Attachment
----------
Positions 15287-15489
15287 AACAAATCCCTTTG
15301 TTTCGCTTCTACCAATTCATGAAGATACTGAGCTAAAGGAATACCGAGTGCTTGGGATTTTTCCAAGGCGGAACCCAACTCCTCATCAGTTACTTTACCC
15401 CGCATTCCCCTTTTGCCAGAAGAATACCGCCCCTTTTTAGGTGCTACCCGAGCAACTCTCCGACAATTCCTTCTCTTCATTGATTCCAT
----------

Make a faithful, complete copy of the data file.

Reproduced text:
Positions 15287-15489
15287 AACAAATCCCTTTG
15301 TTTCGCTTCTACCAATTCATGAAGATACTGAGCTAAAGGAATACCGAGTGCTTGGGATTTTTCCAAGGCGGAACCCAACTCCTCATCAGTTACTTTACCC
15401 CGCATTCCCCTTTTGCCAGAAGAATACCGCCCCTTTTTAGGTGCTACCCGAGCAACTCTCCGACAATTCCTTCTCTTCATTGATTCCAT